Servicemembers with Debt
Laws that Help Servicemembers
Debt is a stressor that no one should have to deal with. However, for military members the stressors of debt are not only unwanted but can also be extremely dangerous when dealing with it during deployment or mobilization. Soldiers have enough worries such as their follow Soldiers and their families at home.
This is why the US has laws that are designed to relieve the burdens of debt on US Soldiers. These laws are encompassed in the Servicemembers Civil Relief Act (SCRA) and the US. Bankruptcy Code.
Servicemembers Civil Relief Act (SCRA)
The SCRA provides a number of protections for military members while on active duty. These protections are also cover Reservists and National Guard members while on active duty. When it comes to debt these protections include a 6% cap on interest rates. Under the SCRA, a military member can cap the interest rate at 6% for all obligations entered into before beginning active duty if the military service materially affects his or her ability to meet the obligations. This can include interest rates on credit cards, mortgages, and even some student loans, to name a few.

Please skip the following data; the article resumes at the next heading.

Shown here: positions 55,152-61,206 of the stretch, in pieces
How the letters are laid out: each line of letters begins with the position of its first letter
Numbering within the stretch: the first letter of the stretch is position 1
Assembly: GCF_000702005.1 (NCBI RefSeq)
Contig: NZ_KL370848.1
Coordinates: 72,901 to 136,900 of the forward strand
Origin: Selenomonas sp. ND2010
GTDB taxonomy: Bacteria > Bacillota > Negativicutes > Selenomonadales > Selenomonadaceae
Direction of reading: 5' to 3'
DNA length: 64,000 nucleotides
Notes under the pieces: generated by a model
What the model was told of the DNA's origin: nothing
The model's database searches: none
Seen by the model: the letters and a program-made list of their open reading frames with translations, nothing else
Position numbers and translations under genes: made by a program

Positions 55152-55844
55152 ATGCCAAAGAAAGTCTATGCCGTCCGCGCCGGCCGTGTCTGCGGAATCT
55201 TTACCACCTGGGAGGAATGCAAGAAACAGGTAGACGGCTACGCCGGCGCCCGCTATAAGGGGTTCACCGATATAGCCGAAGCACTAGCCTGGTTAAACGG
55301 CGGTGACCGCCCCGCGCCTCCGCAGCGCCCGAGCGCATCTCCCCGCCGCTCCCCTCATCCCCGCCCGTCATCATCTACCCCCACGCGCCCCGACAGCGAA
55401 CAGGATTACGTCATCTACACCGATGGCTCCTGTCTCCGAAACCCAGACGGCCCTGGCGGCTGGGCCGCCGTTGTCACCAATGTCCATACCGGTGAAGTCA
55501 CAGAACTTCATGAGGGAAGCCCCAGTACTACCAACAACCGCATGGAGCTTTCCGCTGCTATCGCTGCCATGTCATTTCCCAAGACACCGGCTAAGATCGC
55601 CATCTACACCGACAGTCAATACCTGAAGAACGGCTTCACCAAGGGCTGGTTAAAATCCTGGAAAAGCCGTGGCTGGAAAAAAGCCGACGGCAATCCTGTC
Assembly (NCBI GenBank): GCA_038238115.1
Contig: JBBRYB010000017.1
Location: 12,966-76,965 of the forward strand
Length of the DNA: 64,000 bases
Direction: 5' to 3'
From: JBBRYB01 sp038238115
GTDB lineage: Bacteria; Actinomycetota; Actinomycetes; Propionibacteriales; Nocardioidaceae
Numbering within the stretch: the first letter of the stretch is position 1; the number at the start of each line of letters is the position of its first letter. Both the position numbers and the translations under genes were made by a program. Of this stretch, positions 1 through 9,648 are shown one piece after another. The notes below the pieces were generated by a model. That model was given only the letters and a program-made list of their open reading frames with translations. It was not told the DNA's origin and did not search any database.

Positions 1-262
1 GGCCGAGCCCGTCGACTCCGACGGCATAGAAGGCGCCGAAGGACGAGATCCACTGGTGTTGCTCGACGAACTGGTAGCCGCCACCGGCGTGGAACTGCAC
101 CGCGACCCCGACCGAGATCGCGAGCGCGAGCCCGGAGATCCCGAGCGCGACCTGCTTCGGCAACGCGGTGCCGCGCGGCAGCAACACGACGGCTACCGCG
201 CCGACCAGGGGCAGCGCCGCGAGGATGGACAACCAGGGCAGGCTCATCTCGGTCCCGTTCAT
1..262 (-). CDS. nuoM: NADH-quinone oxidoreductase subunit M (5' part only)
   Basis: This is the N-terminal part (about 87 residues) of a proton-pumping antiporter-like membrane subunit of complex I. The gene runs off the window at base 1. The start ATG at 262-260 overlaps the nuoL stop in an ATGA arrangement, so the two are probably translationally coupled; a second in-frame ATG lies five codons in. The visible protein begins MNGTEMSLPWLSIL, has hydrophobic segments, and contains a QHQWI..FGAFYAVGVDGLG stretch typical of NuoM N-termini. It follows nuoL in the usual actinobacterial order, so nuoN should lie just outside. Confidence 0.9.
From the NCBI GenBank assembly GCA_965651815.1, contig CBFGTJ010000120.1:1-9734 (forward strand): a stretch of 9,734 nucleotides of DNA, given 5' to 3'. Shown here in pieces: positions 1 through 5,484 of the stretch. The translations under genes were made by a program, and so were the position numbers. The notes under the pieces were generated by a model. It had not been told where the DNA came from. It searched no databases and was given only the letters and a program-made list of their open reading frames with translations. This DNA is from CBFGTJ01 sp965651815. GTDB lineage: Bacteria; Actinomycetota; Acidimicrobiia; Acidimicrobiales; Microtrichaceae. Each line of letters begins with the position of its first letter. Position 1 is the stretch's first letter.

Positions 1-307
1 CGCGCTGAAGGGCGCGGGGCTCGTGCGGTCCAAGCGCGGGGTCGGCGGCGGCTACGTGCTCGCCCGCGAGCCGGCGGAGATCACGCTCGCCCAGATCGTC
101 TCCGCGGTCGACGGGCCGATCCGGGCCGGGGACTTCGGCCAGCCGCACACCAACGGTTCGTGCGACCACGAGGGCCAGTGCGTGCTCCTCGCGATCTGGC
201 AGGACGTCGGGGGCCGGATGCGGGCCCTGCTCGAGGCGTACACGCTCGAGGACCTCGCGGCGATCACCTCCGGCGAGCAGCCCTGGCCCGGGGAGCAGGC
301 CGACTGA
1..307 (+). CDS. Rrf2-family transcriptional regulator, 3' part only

Additionally, all proceedings against military members are stayed while they are serving on Active Duty. If you are served with a complaint indicating that you are being sued for some reason, you can obtain a “stay” or postponement of those proceedings if your military service materially affects your ability to proceed in the case.
The SCRA also protects Servicemembers from default judgments and evictions among other things.
Us Bankruptcy Code
When a person files for Chapter 7 bankruptcy relief, they must pass the means test. For disabled veterans, however, they may not have to pass the means test. Disabled veterans (rated at least 30% disabled or discharged due to disability suffered in the line of duty), whose debts were incurred primarily while on active duty or performing homeland defense activity, are not required to pass the means test to file Chapter 7 bankruptcy.
Reservists and National Guard
Additionally, Reservists and National Guard members might be able to file for Chapter 7 bankruptcy without having to pass the means test if they served on Active duty for at least 90 days after September 11, 2001 while on active duty and for 540 days afterwards.
Speak to a Bankruptcy Attorney
Filing for bankruptcy while serving in the military may have some repercussions. This should be discussed with a bankruptcy attorney. As a prior Servicemember and bankruptcy attorney, there are a number of issues and questions when dealing with debt while in the military. This includes the effect on security clearances, unit morale and cohesion as well as the ability to accomplish the mission.